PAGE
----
Giving Thanks to the Lord’s Name

GIVING THANKS TO THE LORD’S NAME

By Wayne S. Walker

     “Surely the righteous shall give thanks to Your name; the upright shall dwell in your presence” (Psalm 140:13).  Giving thanks is an act of politeness and courtesy.  Some of the first words that we teach our children to say to others are “Please” and “Thank you.”  Nobody likes to spend much time around a person who is ungrateful.  We remember the ten lepers who were healed by Jesus and only “one of them, when he saw that he was healed, returned, and with a loud voice glorified God, and fell down on his face at His feet, giving Him thanks.  And he was a Samaritan” (Luke 17:15-16).  How often are we more like the nine—especially in our relationship with God!

     Certainly, every single human being should be thankful to God, “for in Him we live and move and have our being” as Paul said in Athens (Acts 17:28).  Whatever degree of prosperity that we have to be able to provide the necessities of life, such as food, clothing, and shelter, as well has have various comforts and conveniences (heat in winter may be a necessity, but air conditioning in the summer really is not) are gifts from God.  Even the air we breathe, the sunlight that provides earth’s energy, and the rain that waters the earth come from the Lord.  “Every good gift and every perfect gift is from above, and comes down from the Father of lights, with whom there is no variation or shadow of turning” (James 1:17).  Therefore, we should give thanks to His name.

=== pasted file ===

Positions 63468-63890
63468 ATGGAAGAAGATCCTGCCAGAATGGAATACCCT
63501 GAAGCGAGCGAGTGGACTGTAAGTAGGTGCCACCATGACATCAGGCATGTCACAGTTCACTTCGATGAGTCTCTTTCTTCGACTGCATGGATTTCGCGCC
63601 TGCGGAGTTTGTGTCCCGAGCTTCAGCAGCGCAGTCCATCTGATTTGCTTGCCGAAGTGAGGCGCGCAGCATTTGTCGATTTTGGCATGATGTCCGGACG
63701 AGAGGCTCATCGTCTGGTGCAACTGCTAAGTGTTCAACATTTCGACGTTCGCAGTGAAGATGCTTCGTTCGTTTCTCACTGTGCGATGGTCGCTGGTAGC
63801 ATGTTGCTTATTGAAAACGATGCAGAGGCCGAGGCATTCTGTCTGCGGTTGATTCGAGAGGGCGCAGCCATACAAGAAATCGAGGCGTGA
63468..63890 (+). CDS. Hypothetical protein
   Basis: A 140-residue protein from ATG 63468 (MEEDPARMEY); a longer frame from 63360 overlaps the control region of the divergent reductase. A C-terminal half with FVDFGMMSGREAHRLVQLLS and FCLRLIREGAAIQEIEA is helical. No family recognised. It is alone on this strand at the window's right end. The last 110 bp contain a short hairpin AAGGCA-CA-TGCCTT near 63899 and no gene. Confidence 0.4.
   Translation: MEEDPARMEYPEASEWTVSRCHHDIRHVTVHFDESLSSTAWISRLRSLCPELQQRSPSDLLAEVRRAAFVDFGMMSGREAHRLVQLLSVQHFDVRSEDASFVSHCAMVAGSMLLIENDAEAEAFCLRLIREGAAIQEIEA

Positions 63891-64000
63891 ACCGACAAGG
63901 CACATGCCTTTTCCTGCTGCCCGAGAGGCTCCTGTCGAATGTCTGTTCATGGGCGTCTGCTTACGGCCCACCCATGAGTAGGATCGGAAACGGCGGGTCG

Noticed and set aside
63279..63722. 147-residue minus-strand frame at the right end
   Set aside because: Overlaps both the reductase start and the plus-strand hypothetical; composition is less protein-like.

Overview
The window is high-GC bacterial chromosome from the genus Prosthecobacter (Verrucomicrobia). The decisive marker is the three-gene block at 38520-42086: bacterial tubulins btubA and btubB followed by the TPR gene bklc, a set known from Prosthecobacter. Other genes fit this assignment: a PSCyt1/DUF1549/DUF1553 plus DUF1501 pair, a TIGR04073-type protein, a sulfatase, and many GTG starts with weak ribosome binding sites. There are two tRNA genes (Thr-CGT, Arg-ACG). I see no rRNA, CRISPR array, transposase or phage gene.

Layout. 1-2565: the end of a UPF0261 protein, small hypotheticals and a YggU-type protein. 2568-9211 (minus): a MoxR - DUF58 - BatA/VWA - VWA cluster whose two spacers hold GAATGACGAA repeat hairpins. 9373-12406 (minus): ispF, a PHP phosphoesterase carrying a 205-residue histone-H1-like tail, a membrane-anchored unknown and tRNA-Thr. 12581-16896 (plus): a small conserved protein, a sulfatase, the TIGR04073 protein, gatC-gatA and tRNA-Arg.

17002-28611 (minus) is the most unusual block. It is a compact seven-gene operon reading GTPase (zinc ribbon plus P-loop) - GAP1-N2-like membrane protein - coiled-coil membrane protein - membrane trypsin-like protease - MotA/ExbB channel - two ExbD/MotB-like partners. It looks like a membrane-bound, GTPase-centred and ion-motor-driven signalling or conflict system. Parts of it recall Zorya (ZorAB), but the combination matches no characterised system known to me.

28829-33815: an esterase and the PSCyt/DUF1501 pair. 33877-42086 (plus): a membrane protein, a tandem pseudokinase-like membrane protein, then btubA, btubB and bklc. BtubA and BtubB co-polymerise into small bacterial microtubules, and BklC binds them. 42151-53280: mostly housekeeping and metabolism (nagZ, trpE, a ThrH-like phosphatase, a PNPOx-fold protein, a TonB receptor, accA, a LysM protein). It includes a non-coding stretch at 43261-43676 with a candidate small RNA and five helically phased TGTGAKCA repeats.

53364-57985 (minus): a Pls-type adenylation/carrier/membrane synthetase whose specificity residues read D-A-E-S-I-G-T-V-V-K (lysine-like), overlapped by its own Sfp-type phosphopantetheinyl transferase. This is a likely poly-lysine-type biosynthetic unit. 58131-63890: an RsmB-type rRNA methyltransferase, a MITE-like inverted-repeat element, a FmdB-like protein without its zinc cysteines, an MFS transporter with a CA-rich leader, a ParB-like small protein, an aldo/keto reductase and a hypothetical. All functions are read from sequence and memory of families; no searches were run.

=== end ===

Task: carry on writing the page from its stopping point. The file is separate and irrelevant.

But the righteous should especially be thankful to God.  “For God so loved the world that He gave His only begotten Son, that whoever believes in Him should not perish but have everlasting life” (John 3:16).  Yes, Christ died for all mankind, but the righteous are those who have believed in Him so that they should not perish but have everlasting life.  They are the ones who have actually obtained “redemption through His blood, the forgiveness of sins, according to the riches of His grace” (Ephesians 1:7).  The fact that as those who are upright we may not only dwell spiritually in the presence of God here but also have the hope of dwelling in His actual presence for all eternity is certainly something for which we can and should be thankful.  “Count your many blessings, see what God hath done.”

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